The strong research location of Germany has always contributed to the emergence of important world-class scientists. Albert Einstein's career started in Germany and culminated in the award of the Nobel Prize in Physics in 1921. However, the continuity of Germany's research quality is not only underlined by Max Planck and Robert Koch, but also by the two last Nobel Prize Winners, Thomas C. Südhof (2013) and Harald zur Hausen (2008): more than 70 scientific Nobel Prizes were awarded to Germans.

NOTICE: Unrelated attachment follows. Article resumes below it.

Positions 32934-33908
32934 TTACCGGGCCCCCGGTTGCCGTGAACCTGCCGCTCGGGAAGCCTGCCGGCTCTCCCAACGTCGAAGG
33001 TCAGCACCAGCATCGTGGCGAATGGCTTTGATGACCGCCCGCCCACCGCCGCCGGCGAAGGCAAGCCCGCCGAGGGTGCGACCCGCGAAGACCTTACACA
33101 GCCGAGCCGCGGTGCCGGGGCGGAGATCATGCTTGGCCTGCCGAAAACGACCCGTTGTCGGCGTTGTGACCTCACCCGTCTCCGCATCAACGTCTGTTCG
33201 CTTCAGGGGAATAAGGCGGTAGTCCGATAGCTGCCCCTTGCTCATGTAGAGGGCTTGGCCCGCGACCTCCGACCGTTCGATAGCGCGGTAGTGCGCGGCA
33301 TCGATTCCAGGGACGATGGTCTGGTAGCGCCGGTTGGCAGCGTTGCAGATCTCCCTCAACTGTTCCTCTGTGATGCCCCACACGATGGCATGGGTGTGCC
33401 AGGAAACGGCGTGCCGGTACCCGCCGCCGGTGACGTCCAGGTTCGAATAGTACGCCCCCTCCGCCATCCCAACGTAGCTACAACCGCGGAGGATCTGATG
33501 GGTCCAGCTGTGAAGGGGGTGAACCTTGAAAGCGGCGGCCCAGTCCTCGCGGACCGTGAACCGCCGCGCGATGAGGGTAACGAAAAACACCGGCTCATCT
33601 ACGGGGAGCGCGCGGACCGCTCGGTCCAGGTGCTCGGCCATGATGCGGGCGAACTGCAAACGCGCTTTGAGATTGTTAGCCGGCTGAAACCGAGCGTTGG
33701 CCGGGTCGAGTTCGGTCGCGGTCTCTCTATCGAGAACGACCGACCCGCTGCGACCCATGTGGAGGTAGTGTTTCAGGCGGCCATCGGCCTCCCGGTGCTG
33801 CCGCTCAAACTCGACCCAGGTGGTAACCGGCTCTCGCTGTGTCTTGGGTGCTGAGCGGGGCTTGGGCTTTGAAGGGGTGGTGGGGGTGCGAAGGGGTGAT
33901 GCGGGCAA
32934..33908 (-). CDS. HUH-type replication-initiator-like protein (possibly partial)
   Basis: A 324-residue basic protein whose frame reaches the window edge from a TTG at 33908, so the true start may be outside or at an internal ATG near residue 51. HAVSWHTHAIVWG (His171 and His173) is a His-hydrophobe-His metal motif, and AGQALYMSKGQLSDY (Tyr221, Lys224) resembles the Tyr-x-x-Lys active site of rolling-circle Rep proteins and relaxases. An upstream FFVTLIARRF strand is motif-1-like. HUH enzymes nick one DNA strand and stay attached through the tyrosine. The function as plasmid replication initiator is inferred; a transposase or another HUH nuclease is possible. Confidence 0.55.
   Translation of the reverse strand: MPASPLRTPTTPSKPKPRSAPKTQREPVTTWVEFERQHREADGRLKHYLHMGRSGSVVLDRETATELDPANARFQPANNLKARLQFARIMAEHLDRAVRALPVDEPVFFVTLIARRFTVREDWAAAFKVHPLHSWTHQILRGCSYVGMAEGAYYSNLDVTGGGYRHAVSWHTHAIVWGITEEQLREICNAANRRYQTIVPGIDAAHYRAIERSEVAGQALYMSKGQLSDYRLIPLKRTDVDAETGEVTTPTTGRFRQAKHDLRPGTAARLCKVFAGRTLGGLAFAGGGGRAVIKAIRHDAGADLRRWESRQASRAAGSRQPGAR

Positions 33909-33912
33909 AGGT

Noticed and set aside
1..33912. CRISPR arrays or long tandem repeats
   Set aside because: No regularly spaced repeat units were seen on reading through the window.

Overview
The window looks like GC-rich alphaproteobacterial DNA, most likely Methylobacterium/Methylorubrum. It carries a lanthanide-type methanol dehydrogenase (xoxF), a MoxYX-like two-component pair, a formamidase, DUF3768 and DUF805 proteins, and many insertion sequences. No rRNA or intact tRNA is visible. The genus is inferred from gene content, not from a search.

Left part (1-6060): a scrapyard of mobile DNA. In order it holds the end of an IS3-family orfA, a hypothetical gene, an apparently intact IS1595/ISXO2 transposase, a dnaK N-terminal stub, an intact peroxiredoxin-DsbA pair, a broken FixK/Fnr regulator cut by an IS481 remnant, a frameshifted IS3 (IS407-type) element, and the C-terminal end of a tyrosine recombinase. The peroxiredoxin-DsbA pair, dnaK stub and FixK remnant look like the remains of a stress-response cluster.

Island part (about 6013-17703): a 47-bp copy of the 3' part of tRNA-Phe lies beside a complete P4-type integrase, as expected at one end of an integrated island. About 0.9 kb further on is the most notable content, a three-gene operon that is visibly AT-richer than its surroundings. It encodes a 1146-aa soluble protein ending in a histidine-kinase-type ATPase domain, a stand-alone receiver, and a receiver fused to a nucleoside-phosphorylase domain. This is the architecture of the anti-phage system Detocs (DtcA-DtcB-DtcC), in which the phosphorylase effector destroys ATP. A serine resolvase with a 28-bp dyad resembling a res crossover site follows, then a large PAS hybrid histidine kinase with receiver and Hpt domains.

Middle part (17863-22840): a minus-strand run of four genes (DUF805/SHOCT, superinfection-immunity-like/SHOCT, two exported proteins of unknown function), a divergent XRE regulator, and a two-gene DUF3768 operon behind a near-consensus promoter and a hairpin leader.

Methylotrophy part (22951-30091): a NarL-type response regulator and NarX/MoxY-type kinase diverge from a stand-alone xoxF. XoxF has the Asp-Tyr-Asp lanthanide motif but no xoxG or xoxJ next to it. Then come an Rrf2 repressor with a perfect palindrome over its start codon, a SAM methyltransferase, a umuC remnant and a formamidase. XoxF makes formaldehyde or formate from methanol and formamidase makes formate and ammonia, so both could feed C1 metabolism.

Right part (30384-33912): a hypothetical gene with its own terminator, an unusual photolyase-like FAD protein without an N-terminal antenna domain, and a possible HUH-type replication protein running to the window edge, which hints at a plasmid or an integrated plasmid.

Germany is home of the biggest research community in Europe – 20 percent of the scientists in the EU live and work here. Moreover, German researchers cooperate in projects all over the world. For example, the Max-Planck-Gesellschaft currently participates in 2,500 international research projects with about 5,000 partners in more than 110 countries.
Pie Chart: National Share of total EU Researcher Personnel | © Eurostat 2017, Data of 2016